[Aspects of Japanese Studies] Archaeology and Landscape in Japan's Kofun Period: Examining the Past to Protect the Future
February 17, 2021
Anna Nielsen, UC Berkeley Student
The Japanese archipelago, with its rugged landscapes of mountains and rivers, is prone to many unexpected catastrophes involving water, including floods, typhoons, and tsunamis. In the Kofun period (about 250-550 CE), early state-level societies developed increasingly complex mechanisms to prevent or mitigate natural disasters that threatened them.
Using both traditional and cutting-edge techniques to peer into the past, we can explore several intriguing questions. How did ancient people develop new technologies to control water and build the first centralized polities in the Japanese archipelago? In what ways can we see traces of the past in the modern landscapes of Japan? How can we apply what we learn to environments we see around the world? And most importantly, how can knowledge of the past help us understand and prevent water-related natural disasters that occur today?
Basketry and Plant Use in Prehistoric Japan: Continuity and Change in the Production and Use of Rural Japanese Baskets
February 18, 2021
Kazuyo Nishihara, Kyoto University
What can basketry tell us about relationships between people and their environments? Join archaeologist Kazuyo Nishihara for a discussion about basketry and plant use in prehistoric Japan during the Jomon period (approximately 16,000-2500 years ago). This presentation will explore the importance of traditional ecological knowledge and the ways people utilize local knowledge to steward their environments in a mutually beneficial way. Recent land stewardship discussions have drawn more attention within and outside the academic community, as has been seen in the conversations regarding Native American basket weavers. Likewise, weavers in Japan have been managing their surroundings in similar ways. Archaeobotanical studies, which seek to understand human interactions with plants through archaeological evidence, suggest that people in the Jomon period in Japan may have influenced their environment by selectively nurturing raw materials for basket making. Learn about these studies as well as the parallels and differences between the application of archaeological knowledge in Japan and North America.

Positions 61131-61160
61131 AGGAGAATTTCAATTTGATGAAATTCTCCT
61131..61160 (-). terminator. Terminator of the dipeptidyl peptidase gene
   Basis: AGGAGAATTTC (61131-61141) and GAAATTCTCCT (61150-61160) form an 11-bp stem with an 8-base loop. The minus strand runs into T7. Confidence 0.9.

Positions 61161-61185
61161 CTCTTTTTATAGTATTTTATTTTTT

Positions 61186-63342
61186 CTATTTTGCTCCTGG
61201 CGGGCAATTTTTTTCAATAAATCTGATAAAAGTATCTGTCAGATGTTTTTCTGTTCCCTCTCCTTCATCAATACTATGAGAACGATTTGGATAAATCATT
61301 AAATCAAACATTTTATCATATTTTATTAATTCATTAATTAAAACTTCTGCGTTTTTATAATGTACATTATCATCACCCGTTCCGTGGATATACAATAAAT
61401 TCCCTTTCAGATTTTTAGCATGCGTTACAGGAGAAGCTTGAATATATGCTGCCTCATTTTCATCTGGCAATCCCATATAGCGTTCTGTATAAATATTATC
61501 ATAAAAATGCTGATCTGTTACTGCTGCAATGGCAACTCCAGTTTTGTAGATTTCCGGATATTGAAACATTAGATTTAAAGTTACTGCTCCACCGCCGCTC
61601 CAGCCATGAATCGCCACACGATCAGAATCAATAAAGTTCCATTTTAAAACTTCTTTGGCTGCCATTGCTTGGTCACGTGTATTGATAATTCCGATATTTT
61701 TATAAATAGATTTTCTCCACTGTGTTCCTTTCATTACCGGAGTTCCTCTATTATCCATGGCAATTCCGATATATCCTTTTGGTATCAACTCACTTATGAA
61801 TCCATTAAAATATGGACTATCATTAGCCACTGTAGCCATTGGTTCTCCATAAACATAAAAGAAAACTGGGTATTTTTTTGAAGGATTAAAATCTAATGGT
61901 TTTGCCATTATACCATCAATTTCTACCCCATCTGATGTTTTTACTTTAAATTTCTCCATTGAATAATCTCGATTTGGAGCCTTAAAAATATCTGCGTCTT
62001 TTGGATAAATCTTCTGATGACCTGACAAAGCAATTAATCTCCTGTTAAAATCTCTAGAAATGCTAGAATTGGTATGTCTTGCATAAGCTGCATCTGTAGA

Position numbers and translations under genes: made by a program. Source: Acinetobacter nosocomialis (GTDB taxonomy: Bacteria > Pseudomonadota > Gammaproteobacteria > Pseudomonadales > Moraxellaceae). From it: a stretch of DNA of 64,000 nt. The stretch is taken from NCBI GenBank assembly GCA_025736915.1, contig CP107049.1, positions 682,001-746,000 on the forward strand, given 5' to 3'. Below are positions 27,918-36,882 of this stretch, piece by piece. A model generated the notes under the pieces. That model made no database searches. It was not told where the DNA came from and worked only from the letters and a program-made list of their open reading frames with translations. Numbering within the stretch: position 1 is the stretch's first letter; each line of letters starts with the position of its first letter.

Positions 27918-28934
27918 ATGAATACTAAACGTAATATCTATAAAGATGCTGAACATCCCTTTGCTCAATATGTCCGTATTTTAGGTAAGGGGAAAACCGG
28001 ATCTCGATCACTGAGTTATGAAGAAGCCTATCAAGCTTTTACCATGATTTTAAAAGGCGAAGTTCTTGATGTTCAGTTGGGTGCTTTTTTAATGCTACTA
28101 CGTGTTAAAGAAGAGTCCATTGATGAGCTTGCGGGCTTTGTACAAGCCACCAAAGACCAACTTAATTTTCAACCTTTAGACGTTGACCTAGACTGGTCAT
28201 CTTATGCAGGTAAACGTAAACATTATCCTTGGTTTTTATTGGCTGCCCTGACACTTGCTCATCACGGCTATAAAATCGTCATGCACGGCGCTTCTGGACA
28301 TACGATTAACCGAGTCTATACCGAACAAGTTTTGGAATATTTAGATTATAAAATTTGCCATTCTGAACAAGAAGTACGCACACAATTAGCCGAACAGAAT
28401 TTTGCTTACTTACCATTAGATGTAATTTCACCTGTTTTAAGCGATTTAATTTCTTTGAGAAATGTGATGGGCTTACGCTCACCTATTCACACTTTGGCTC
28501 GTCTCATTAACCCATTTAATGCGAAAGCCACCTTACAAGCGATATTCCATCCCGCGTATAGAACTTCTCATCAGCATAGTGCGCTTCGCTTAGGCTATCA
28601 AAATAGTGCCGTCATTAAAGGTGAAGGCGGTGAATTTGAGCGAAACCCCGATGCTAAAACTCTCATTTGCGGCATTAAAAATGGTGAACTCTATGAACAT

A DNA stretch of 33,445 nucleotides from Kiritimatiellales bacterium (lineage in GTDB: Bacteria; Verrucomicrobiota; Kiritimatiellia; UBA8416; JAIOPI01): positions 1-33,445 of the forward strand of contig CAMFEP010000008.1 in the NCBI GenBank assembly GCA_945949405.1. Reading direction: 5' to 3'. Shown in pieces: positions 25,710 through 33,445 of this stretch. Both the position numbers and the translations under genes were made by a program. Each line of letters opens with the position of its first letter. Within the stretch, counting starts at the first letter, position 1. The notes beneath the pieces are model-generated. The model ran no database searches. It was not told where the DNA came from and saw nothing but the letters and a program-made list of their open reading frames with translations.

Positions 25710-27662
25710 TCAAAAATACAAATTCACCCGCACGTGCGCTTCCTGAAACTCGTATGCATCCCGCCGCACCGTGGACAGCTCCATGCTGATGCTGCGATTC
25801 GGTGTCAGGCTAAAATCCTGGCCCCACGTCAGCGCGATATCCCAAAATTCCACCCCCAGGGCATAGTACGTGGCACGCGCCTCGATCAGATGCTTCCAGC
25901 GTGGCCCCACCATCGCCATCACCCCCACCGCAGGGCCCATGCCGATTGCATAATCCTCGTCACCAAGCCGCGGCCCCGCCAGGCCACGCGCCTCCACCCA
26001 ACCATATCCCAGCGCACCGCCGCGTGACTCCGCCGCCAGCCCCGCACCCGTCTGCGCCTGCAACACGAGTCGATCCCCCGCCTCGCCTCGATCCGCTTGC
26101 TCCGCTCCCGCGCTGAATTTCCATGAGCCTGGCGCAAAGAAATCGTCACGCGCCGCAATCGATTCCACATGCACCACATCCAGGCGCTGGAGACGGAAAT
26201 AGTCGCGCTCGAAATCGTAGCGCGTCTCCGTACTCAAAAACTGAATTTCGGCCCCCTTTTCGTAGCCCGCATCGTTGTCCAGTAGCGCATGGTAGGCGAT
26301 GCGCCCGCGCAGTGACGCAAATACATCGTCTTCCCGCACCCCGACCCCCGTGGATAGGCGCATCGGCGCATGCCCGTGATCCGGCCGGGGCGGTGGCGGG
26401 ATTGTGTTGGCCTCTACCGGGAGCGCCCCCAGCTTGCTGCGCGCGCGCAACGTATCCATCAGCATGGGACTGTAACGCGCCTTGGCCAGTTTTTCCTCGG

Phoebe A. Hearst Museum of Anthropology
[Aspects of Japanese Studies] The Spiritual Foundation for Settler Life: Generational Consciousness and Japanese American Literature, 1917-1925
February 24, 2021
Andrew Leong, UC Berkeley
Generational terms such as “Issei” (first-generation) and “Nisei” (second-generation) did not appear to be in common use in Japanese American immigrant society until the late 1910s and early 1920s. Through closer examination of a digitized corpus of Japanese-language newspapers, we can see how educated immigrant elites began to propagate generational concepts in newspaper editorials starting around 1917. We can also observe the crucial role that newspaper literary contests in 1924 and 1925 played in popularizing and solidifying the use of generational terminology.
[Ten Years Since 3.11 - Part 1] Coping with Disasters: Disability, Vulnerability and New Ties
March 11, 2021
Mark Bookman, University of Pennsylvania
Mayumi Fukunaga, The University of Tokyo
March 11 of this year marks the 10th anniversary of the Great East Japan Earthquake and tsunami followed by the Fukushima Nuclear Power Accident. The triple disasters hit socially and economically marginalized people particularly hard, including food producers, people with disabilities, families with young children, and evacuees from Fukushima to large cities without adequate compensations. As a research center that studies people, culture, environment, language, and society of Japan, it is critical that we will not only forget the damage caused by the earthquake but also focus on the structural problems behind the 3.11 disasters. We are pleased to host a series of talks that highlight problems, efforts and new ideas since March 2011.
On March 11, we invite two speakers to learn about individuals and groups who have faced various difficulties and challenges when coping with the aftermath of the 3/11 triple disasters. Mark Bookman will focus on the issue of disability after 3/11, and Mayumi Fukunaga will discuss challenges that mothers and children who evacuated from Fukushima are experiencing.
5:10-5:40 "Disability and Disaster Risk Management: Why Everyone Wins When No One is Left Behind" (see abstract)
- Mark Bookman
5:40-6:10 "Some Snapshot Notes on Efforts to Stay Alive between Disasters" (see abstract)
- Mayumi Fukunaga
[CJS-JSPS Symposium] Agroecology, Sustainable Food Production and Satoyama: Contributions of Japanese Case Studies to the Discussion of Traditional Ecological Knowledge and Environmental Conservation
March 19-20, 2021
This symposium highlights the contributions of Japanese case studies to the current discussion of food safety, environmental conservation, and resilience using the theories and methods of agroecology and related subfields. Agroecology initially started during the 1980s as a discipline of natural science, specifically as the study of ecological phenomena in crop fields for alternative agricultural practice. Today, agroecology is defined as an interdisciplinary research field, with an emphasis on establishing both scientific and social foundations. In this conference, scholars from North America and Japan will present contemporary and historical case studies on agroecology, traditional ecological knowledge and regional landscapes in Japan and other parts of the Pacific region.
Please go to the conference website for more details on speakers, panels, and abstracts: https://ieas.berkeley.edu/satoyama
JSPS San Francisco
Department of Anthropology
Archaeological Research Facility
Berkeley Food Institute